Bit & Spur Techniques

General Techniques Used To Make Antique Bits and Spurs

The methods used to make bits are spurs aren’t incredibly hard to understand by depending on whether the spurs are designed based on the Mexico /California tradition or the Texas tradition, the techniques and designs that are typical vary significantly. The techniques used to make bits and spurs, as well as other metal objects, are quite similar and include casting, forging, welding and various forms of decorative techniques. Below we discuss common techniques used in bit and spur making so that you might be able to properly describe an item you have.

Decorative Techniques for Old Spurs and Bits

Overlaid or Mounted Spurs and Bits

Overlay decorations or Mountings are most commonly associated with Texas style spurs and range to all types of motifs from animals, to card suits, to geometric patterns, to basically any design you can think of. Overlay mountings are often in silver but can also be found in copper, brass, and occasionally gold as accents or to create a multi-colored design.

Antique Inlay Spurs and Bits

Inlay is a complex process that involves hollowing metal out of the main part of a bit or spur and then inserting a piece of silver or other decorative metal. Inlay metal is often in geometric shapes and is almost always elaborately engraved. Inlaying a piece of silver is much easier to engrave than the hard iron or steel of most spurs so it allows the piece to have a solid frame but also beautiful decorations. Inlay is a technique most associated with California or Mexican style bits and spurs.

Vintage Engraved Bits and Spurs

Engraving is the process of carving or stamping decorative designs into a piece of metal. There are several techniques and styles within the category of engraving but it is most commonly seen in silver with bits and spurs. California and Mexican style pieces are generally engraved but some mountings in Texas style bits and spurs will also be engraved.

Shaped Old Spurs and Bits

While most mid to low end collectible spurs will have a uniform profile along the heel-band and shank, fancier designs such as gal-legs or many other designs require that the heel band or shank be shaped to form a three dimensional representation of a particular design. In many cases these designs are only geometric, but also create three dimensional shaping of the piece to create visual interest.

Forming and Connecting Pieces

Casted Bits and Spurs

Casting uses a mold that would be formed in the desired shape of an item and then molten metal would be poured into the mold. Once the metal is allowed to harden the mold is removed. With bit and spur making, casting is an uncommon technique and might be used for a part of the finished product but almost never is a bit or spur cast outright. Some modern or mass-produced spurs can be found as cast items but they are not going to have the kind of value or quality of a true old, hand-made bit or pair of spurs.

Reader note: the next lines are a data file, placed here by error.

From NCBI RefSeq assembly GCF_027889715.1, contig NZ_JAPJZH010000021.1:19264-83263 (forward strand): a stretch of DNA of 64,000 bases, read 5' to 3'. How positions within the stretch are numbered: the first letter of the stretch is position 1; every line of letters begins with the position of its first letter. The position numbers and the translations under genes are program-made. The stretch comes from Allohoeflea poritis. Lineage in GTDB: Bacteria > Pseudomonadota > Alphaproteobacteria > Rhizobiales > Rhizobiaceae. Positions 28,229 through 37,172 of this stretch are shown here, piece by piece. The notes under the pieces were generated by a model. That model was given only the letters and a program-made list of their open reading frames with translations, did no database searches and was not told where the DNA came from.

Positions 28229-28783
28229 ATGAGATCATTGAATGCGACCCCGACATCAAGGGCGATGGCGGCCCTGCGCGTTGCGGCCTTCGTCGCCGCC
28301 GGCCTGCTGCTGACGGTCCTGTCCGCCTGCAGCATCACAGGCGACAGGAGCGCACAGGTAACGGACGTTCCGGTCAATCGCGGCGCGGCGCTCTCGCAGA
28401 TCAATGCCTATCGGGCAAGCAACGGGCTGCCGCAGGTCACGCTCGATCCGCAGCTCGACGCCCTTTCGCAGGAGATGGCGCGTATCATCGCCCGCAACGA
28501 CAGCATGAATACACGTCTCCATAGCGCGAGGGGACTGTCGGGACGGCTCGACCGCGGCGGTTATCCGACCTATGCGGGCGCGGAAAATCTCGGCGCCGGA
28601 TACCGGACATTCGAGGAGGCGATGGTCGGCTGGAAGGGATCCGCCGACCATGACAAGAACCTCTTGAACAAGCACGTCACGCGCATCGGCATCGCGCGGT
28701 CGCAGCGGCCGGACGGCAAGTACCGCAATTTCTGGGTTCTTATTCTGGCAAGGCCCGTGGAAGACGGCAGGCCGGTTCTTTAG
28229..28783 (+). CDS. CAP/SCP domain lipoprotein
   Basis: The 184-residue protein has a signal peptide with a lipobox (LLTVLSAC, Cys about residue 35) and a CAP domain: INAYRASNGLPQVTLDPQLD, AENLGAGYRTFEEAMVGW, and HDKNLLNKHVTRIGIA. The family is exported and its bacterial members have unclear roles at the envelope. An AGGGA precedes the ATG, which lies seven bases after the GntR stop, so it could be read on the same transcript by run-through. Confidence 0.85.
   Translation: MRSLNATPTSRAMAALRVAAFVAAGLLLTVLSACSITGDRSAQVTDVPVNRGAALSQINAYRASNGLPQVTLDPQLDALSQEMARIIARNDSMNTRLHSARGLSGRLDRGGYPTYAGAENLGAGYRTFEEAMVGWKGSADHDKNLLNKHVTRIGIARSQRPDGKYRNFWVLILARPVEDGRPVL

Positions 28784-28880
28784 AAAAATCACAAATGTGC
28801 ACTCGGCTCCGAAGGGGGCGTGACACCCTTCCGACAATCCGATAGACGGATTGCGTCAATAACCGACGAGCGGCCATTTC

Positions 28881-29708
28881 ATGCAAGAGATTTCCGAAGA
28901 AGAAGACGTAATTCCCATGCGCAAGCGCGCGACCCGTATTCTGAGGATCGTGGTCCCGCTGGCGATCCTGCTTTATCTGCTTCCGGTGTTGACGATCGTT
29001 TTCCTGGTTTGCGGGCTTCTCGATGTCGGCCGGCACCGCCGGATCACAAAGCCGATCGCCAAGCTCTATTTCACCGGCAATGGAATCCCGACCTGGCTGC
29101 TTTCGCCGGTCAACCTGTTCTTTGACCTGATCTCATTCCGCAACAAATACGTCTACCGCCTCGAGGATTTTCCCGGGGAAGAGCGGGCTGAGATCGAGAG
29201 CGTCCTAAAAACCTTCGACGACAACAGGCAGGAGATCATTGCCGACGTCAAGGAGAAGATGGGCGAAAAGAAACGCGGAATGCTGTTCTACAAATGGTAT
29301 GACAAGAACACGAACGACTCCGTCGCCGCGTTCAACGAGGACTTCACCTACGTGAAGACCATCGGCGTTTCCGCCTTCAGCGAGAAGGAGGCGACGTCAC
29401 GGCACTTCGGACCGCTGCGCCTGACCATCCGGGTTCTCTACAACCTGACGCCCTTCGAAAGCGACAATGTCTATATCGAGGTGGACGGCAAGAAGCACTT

Antique Forged Spurs and Bits

Forging is the process of taking a piece of metal and working it into the desired shape through heat and hammer. This is the traditional technique for producing bits and spurs. The Texas tradition is typical of one-piece spur construction where a single piece of metal is used to create the entire spur. In the California tradition a two-piece construction is more common, where the heel band and shank are produced separately and then attached to each other.

Welding is a process that takes two pieces of metal and fuses them together so that they are one integral piece, through the application of enough heat or pressure to fuse the two pieces together.
Soldering is a process that uses an alloy to bond two pieces of metal together. Soldering does not fuse the pieces into an integral piece, but attaches them with what amounts to “glue”.

Welding is commonly used in more modern and mass produced spur designs, but authentically old hand made spurs would not typically have been welded. E.F. Blanchard did weld the shank of his spurs onto the heel band but this is the exception rather than the rule, and older turn of the century makers did not have this technique available. Soldering is commonly seen in repairs or lower grade workmanship.


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